The fee provisions of the Broughton Act were considered by the Supreme Court in County of Tulare v. City of Dinuba, supra, 188 Cal. 664. In that case the utility operated under franchises granted by different municipalities, and the dispute was the manner in which the different municipalities should be compensated. The Supreme Court gave the Act a practical interpretation in order to uphold it against the claim of uncertainty. (Id., at p. 675.) The court rejected the idea that the fees payable to a municipality were to be based solely upon receipts collected within the municipality. (Id., [193 Cal. App. 3d 306] at p. 674.) Instead, the utility should be treated as a single entity and its gross receipts attributable to franchises in all of the municipalities should be apportioned according to mileage. (Id., at pp. 676-678.) In this calculation the utility's gross receipts are to be apportioned between those arising from distribution systems and those arising from operation of power plants and other producing agencies. (Id., at p. 681.) From the distribution receipts are excluded those attributable to the use of private rights of way, leaving only those receipts attributable to the use of franchise properties. (Ibid.) This sum was then to be divided among the municipalities on the basis of mileage within each municipality. (Ibid.) The court recognized that this method of apportionment was not the exclusive method. In some circumstances it may be possible to differentiate more accurately between receipts arising from different parts of the system. In the absence of such factors, however, the division should be based upon mileage. (Id., at pp. 681-682.) fn. 4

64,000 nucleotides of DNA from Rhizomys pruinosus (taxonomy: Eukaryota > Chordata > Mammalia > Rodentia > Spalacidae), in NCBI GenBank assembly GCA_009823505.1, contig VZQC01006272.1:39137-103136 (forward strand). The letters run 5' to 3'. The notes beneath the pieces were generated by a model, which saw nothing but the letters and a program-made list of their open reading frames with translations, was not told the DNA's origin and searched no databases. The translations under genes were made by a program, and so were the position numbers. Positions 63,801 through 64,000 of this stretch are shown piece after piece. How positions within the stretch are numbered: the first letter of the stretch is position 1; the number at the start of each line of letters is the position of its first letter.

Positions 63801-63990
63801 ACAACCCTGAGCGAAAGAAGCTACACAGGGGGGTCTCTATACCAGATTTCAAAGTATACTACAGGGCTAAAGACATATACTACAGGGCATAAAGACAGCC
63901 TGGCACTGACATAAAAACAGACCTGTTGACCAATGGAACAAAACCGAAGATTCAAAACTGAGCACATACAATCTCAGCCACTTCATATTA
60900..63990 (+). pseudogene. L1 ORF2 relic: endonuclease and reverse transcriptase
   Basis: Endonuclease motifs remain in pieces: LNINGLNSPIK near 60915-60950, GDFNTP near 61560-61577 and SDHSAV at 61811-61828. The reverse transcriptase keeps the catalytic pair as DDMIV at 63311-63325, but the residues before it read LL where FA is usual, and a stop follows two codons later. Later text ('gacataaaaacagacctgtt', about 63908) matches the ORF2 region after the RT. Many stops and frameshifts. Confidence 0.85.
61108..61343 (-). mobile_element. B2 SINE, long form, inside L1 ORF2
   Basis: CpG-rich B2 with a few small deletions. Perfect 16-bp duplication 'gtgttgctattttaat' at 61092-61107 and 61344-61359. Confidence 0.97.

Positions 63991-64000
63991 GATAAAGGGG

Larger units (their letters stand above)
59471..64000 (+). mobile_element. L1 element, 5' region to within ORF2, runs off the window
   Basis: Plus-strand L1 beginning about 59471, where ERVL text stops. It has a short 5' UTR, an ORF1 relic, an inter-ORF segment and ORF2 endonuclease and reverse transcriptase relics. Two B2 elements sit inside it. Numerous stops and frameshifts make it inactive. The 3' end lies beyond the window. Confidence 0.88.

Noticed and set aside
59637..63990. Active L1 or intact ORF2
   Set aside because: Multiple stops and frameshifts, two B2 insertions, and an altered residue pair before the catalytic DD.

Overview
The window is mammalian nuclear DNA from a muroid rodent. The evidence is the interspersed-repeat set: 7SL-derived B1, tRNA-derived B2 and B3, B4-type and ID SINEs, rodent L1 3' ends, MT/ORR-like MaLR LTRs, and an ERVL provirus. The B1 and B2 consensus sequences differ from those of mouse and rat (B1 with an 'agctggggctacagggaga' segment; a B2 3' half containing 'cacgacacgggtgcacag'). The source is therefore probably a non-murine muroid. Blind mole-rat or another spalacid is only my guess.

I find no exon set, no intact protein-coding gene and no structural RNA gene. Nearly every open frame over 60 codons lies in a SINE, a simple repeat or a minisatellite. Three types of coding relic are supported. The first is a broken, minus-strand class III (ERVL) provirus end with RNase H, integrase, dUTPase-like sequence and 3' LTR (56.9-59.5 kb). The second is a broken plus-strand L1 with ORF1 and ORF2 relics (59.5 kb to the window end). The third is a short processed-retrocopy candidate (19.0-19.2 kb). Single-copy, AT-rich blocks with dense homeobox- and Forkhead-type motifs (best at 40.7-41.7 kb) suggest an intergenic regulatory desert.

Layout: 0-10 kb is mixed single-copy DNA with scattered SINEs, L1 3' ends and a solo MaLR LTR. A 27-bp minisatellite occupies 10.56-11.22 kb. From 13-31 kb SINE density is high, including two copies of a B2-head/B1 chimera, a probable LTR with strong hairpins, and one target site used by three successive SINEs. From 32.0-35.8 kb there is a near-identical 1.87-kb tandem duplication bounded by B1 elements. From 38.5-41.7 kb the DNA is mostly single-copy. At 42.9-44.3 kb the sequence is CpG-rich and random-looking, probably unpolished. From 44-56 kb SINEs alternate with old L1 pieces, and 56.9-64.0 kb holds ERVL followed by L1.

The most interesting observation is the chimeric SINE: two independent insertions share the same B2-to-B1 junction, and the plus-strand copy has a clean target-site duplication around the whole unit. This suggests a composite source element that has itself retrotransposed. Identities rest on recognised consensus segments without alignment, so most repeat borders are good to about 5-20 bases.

In County of L. A. v. Southern etc. Gas Co. (1954) 42 Cal. 2d 129 [266 P.2d 27], the Supreme Court again considered the fee provisions of the Broughton Act. In that case the utility had based its calculations upon certain principles which the Supreme Court agreed were consistent with the opinion in the Tulare case. These principles are: (1) A utility's gross receipts arise from all of its operative property, wherever located. (2) Operative property consists of various kinds of real and personal property of which pipe lines and appurtenances on public and private rights of way are but a component part. (3) Since the 2 percent charge applies only to receipts arising from the use of franchises, gross receipts arising from other operative property must be excluded from the base to which the charge applies. (4) Since every dollar invested in operative property earns an equal part of the gross receipts an apportionment of the gross receipts according to dollars invested in various types of property is fair, practical, readily understood and easily verified. (5) Gross receipts that arise from the use of franchises are the gross receipts attributable to that part of the property using the rights of way pursuant to the franchises. (6) Gross receipts attributable to the various rights of way may be apportioned between public and private rights of way on the basis of investment, but otherwise should be apportioned according to mileage. (42 Cal.2d at pp. 133-134.)